- Click
**OK**and you will get something like this.

- Format the cells as percentages.

- You will get a report that looks like this.

**Read More: **How to Analyze Text Data in Excel

### Step 6 – Generate the Final Report with Charts

- Select the range
**B4:G10**. - Go to the
**Insert**tab on your ribbon and select**Recommended Charts**from the**Charts**group.

- In the
**Insert Chart**box, select the**All Charts**tab and select the type of chart you want from the left side of the box and then the specific graph from the right of the box. - Click on
**OK**.

- A graph will pop up on the spreadsheet.

- After some modifications, the chart will look something like this.

**Read More: **How to Analyze Time Series Data in Excel

**Download the Practice Workbook**

## Related Articles

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- How to Analyze qPCR Data in Excel
- How to Analyze Quantitative Data in Excel
- How to Analyze Qualitative Data in Excel
- How to Analyse Qualitative Data from a Questionnaire in Excel
- How to Convert Qualitative Data to Quantitative Data in Excel

**<< Go Back to Data Analysis with Excel | Learn Excel**

This guide is AMAZING. As a masters student analysing data like this for the first time, this guide has been a saviour. Thank-you!!

Hello P MUMU,

We are glad to know that this article helped you to solve your problem. For more like this, make sure to check our other articles from ExcelDemy.

Thank you so much for this. The tutorial is very specific and organize. i was able to understand clearly, thank you so much.

This is a very handy step-through. However, how do you make the stacked bar charts of Likert scales (much easier to comprehend than the bar graph you have).

Hello Claire,

Follow these steps to make the

stacked bar chartsof Likert scales.B4:G10.Insert >> Charts >> 100% Stacked ColumnThank you.

Thanks for your time. I was so helpful.

Dear

Kh Paydar,You are most welcome.

Regards

ExcelDemyI am a beginner; it is very helpful.

Thanks fhasim015! Glad to know that.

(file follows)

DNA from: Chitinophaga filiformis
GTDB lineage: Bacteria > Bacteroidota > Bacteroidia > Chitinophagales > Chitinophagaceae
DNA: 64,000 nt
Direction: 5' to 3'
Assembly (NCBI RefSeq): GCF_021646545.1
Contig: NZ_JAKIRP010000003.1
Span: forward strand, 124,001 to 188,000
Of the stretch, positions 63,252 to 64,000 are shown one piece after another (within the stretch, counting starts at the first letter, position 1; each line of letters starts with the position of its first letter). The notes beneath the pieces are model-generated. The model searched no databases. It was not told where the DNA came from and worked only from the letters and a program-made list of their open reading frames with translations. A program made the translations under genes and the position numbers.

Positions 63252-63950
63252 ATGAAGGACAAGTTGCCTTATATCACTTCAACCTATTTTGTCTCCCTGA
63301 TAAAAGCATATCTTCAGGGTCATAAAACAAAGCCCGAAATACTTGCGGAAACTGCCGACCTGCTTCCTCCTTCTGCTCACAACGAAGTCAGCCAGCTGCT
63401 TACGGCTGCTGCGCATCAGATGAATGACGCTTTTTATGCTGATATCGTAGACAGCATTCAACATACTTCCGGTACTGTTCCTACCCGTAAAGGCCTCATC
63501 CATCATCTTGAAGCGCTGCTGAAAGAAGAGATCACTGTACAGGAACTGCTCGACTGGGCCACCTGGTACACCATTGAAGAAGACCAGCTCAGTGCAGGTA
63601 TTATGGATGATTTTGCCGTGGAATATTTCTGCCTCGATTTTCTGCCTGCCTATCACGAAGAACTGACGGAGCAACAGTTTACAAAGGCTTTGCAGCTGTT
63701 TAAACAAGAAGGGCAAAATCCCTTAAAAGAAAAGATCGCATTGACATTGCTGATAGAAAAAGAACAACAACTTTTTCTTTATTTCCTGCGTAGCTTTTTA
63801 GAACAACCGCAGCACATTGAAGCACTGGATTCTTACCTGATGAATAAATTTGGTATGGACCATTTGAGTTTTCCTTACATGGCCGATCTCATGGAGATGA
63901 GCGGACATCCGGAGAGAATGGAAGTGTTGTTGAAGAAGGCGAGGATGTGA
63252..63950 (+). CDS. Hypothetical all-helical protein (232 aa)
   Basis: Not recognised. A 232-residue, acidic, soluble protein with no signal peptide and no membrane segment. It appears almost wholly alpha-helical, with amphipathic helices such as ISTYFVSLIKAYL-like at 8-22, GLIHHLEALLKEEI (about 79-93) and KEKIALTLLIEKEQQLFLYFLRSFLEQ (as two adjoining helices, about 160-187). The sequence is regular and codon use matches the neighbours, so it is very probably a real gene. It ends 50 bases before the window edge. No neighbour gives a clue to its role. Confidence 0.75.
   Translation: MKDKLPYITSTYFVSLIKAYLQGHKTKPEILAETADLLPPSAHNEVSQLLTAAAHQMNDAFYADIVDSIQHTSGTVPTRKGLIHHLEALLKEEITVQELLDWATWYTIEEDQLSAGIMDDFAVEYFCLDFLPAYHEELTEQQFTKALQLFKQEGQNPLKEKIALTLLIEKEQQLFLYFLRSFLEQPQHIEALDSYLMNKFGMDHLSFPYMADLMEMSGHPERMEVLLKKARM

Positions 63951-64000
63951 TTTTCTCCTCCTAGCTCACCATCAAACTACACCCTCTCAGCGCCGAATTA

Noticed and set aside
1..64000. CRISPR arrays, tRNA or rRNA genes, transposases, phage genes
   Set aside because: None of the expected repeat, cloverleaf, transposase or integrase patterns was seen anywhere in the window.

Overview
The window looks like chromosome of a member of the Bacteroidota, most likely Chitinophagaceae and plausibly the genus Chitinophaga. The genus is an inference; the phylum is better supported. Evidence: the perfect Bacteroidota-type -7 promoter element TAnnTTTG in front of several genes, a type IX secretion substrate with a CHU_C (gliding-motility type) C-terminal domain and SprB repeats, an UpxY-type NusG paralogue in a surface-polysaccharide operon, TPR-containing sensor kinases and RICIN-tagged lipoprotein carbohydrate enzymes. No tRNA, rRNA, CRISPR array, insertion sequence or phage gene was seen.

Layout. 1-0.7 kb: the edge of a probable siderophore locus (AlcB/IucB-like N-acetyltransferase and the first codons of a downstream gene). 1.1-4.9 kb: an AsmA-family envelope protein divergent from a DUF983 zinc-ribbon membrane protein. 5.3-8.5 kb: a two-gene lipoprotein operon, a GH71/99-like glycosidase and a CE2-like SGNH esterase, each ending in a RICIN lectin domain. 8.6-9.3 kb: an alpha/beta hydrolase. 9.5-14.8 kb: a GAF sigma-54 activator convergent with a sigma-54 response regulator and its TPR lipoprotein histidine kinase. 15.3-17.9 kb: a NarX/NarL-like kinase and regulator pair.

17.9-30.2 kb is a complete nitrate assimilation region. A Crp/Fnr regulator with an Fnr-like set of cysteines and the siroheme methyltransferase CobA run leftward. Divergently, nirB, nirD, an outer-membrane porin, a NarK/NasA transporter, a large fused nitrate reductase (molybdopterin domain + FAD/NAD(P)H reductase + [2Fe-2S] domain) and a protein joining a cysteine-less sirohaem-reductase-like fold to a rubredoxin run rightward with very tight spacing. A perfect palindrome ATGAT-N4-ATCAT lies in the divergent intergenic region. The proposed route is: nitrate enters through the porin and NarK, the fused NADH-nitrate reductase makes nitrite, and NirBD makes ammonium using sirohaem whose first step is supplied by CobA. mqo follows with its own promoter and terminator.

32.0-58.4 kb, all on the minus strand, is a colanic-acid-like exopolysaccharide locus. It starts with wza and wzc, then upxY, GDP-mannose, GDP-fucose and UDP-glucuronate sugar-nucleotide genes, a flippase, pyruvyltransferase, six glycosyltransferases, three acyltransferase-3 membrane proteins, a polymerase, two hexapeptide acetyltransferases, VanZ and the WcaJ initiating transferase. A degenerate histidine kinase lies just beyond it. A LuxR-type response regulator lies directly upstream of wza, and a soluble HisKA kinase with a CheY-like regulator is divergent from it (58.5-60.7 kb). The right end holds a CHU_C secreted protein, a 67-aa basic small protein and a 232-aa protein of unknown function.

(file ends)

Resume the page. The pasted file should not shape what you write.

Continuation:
Very helpful. Organized in a clear way. Thank you so much

Dear

Navini,You are most welcome.

Regards

ExcelDemyThanks for the work. It saved me, save going to SPSS and other long statistical softwares.

(1) Likert scale range is 1 to 5 for question answer… I failed to find their effect on the final results… are they multiplied or added & when &

where.

(2) Is it possible to add non-parametric tests to the nice Excel sheet

Hello

Hassan Ibrahim Mohammed,Hope you are doing well. I will suggest you to go through the article again. You can download the dataset to try the calculations.

1: Likert Scale Range and Its Effect on Final ResultsHere, each Likert scale response (ranging from 1 to 5) is assigned a numerical value. These values are added up for each respondent to get a total score. For example, if a respondent’s answers to five questions are 4, 3, 5, 2, and 1, the total score is 15. This summed score helps in analyzing the overall sentiment or opinion of the respondents. Higher scores indicate more positive responses, while lower scores indicate more negative responses.

2: Adding Non-Parametric Tests to ExcelTo add non-parametric tests like the

Mann-Whitney U testor theKruskal-Wallistest to your Excel sheet, you can use the dataset from the article. But Excel does not have built-in non-parametric test functions, you need to manually calculate them using formulas and the Data Analysis ToolPak (If not available in Ribbon, get it from Excel options). For example, you can rank your Likert scale data using theRANKfunction and then apply the necessary formulas to perform the tests. It may require detailed setup and understanding of the test procedures, but it can be done effectively in Excel.Regards

ExcelDemy